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Global Consensus Is a Dream, but Twitter Is Real: Simulating a Sustainable Development Goals Summit Through Interdisciplinary Classroom Politics and Negotiation by Social Media

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Part of the World Sustainability Series book series (WSUSE)

Abstract

Rio+20 saw commitment from the international community to develop Sustainable Development Goals (SDGs) to shape the global efforts towards sustainable development. As part of an interdisciplinary curriculum innovation module at the University of Southampton, students take part in a ‘SDGs Summit’. Interdisciplinary student groups represent nation ‘blocs’ attempting to reach consensus on six priority SDGs, from a starting set of sixteen, through personal and social media negotiation. The exercise requires students to inhabit the perspectives of different ‘blocs’, challenging them to extend their understanding and application of sustainable development beyond their own discipline. This paper shares best practice on this innovative vehicle for teaching students the complexities surrounding international political negotiation and agreement where the outcomes will have differing social, economic and environmental consequences for the ‘blocs’, depending on their economic prosperity, natural resources, states of development, and political ideologies. The paper also explores how the summit incorporates the challenges around inequality of access and influence on the global negotiating platform. The adaptation of existing simulation and negotiation pedagogies to address current global political concerns and the use of Twitter in the classroom is considered to be a suitable approach to address the complex interdisciplinary subject area of sustainable development. Although initially focused at ESD practitioners, the interdisciplinary, social media and international focus of the SDGs Summit renders this approach relevant for pedagogical innovators and students across the globe.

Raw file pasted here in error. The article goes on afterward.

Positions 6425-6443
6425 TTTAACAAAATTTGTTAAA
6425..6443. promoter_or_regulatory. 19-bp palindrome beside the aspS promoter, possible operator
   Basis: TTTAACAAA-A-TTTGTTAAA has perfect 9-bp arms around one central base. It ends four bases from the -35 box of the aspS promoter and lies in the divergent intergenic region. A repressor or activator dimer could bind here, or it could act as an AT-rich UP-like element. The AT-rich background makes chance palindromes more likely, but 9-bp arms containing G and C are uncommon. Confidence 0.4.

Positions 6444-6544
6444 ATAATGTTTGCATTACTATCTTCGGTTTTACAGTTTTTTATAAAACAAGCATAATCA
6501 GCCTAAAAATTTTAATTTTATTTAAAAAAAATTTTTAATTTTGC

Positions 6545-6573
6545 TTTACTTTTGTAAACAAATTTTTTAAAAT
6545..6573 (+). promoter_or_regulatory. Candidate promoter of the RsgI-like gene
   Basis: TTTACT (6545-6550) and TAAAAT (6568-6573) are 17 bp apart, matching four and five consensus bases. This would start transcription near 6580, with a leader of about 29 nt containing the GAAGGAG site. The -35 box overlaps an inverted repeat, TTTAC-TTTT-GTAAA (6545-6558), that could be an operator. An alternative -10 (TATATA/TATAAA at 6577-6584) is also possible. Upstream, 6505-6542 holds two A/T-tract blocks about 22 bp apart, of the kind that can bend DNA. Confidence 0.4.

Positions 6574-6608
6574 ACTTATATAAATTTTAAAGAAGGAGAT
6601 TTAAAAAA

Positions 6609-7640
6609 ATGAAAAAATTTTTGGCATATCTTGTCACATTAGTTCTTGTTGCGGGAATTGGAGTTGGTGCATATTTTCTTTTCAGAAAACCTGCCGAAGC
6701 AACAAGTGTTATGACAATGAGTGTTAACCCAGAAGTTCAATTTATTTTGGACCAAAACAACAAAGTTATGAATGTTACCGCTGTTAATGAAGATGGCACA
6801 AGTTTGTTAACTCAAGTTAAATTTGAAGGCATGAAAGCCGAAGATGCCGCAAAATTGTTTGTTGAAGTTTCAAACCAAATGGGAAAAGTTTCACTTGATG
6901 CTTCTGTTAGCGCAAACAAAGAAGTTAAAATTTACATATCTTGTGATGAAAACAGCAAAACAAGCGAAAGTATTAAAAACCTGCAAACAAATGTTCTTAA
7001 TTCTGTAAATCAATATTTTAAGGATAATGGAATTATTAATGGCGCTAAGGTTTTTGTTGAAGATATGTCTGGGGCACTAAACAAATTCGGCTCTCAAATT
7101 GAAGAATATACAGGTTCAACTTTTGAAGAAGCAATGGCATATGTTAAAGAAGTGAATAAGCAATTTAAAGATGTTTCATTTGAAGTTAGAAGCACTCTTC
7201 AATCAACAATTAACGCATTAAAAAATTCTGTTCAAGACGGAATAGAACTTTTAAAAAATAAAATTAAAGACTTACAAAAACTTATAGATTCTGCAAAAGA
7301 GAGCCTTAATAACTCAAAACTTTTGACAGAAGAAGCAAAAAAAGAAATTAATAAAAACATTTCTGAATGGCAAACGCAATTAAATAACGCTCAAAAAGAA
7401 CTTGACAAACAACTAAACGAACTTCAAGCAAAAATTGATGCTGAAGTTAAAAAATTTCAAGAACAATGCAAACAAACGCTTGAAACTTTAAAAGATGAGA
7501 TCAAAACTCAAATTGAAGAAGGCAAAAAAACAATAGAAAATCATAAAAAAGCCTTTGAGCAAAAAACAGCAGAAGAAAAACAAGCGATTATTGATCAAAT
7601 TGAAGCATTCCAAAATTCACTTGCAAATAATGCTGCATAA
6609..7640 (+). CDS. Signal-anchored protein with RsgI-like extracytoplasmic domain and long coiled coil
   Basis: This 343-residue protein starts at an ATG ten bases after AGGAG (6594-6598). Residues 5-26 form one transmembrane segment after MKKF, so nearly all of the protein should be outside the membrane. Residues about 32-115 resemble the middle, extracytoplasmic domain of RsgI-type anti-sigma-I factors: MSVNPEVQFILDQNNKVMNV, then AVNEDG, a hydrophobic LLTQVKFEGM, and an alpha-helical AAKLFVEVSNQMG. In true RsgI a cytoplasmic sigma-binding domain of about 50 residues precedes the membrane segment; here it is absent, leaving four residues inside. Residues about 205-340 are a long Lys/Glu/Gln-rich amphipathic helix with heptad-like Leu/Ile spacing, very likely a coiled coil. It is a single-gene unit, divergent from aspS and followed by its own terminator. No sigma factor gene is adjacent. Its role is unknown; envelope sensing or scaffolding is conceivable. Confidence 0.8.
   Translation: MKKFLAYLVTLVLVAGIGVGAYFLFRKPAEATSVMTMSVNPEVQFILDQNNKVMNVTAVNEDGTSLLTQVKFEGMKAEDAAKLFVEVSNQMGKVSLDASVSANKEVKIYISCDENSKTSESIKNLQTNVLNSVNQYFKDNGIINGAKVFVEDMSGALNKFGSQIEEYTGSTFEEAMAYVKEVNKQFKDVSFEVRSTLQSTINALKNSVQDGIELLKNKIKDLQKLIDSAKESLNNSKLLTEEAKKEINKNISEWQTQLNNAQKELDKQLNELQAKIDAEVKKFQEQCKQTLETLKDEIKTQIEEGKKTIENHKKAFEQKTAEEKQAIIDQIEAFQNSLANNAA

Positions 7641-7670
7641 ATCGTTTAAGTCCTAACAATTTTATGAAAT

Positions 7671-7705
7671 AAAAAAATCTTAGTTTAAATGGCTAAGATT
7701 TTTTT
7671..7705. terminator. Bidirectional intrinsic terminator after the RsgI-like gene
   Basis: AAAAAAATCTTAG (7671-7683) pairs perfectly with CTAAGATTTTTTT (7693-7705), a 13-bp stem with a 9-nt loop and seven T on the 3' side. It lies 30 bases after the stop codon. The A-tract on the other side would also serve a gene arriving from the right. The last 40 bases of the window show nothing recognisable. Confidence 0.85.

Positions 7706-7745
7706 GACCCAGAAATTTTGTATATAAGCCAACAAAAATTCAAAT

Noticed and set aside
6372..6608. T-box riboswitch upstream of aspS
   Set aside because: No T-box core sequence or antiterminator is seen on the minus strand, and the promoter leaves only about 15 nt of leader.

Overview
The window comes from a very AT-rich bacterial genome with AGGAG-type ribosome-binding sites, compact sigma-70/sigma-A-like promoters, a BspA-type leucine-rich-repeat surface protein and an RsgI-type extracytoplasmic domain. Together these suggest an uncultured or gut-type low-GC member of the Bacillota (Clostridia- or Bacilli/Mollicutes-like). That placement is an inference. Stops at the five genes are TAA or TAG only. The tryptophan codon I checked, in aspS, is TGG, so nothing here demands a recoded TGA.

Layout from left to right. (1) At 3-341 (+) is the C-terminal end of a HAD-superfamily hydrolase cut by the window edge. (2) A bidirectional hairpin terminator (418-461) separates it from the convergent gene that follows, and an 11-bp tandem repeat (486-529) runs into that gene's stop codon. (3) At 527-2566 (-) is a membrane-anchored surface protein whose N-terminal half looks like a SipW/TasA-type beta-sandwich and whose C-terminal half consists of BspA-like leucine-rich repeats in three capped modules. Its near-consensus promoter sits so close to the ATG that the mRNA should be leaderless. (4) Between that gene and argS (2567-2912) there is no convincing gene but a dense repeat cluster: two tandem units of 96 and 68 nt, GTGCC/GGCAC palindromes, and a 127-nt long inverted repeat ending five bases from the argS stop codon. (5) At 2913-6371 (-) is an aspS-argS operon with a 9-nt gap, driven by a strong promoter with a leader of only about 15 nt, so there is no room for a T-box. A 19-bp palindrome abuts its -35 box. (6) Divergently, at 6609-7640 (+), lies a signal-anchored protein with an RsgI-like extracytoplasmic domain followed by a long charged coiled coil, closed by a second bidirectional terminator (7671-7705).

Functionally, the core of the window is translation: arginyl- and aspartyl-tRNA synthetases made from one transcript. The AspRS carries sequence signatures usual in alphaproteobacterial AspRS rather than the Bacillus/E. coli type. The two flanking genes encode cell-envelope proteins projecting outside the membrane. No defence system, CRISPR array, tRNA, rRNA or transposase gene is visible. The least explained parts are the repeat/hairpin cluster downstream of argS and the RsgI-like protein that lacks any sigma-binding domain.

Keywords

Education Sustainable development Curriculum Sustainable development goals Simulation Gaming Twitter 

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Copyright information

© Springer International Publishing Switzerland 2015

Authors and Affiliations

  1. 1.Centre for Environmental SciencesUniversity of SouthamptonSouthamptonUK
  2. 2.University of SouthamptonSouthamptonUK
  3. 3.Centre for Innovation in Technologies and EducationUniversity of SouthamptonSouthamptonUK
  4. 4.Maritime and Technology FacultySouthampton Solent UniversitySouthamptonUK
  5. 5.Centre for Learning and TeachingUniversity of BrightonBrightonUK
  6. 6.Southampton Education SchoolUniversity of SouthamptonSouthamptonUK
  7. 7.Environment and Sustainability InstituteUniversity of ExeterCornwallUK

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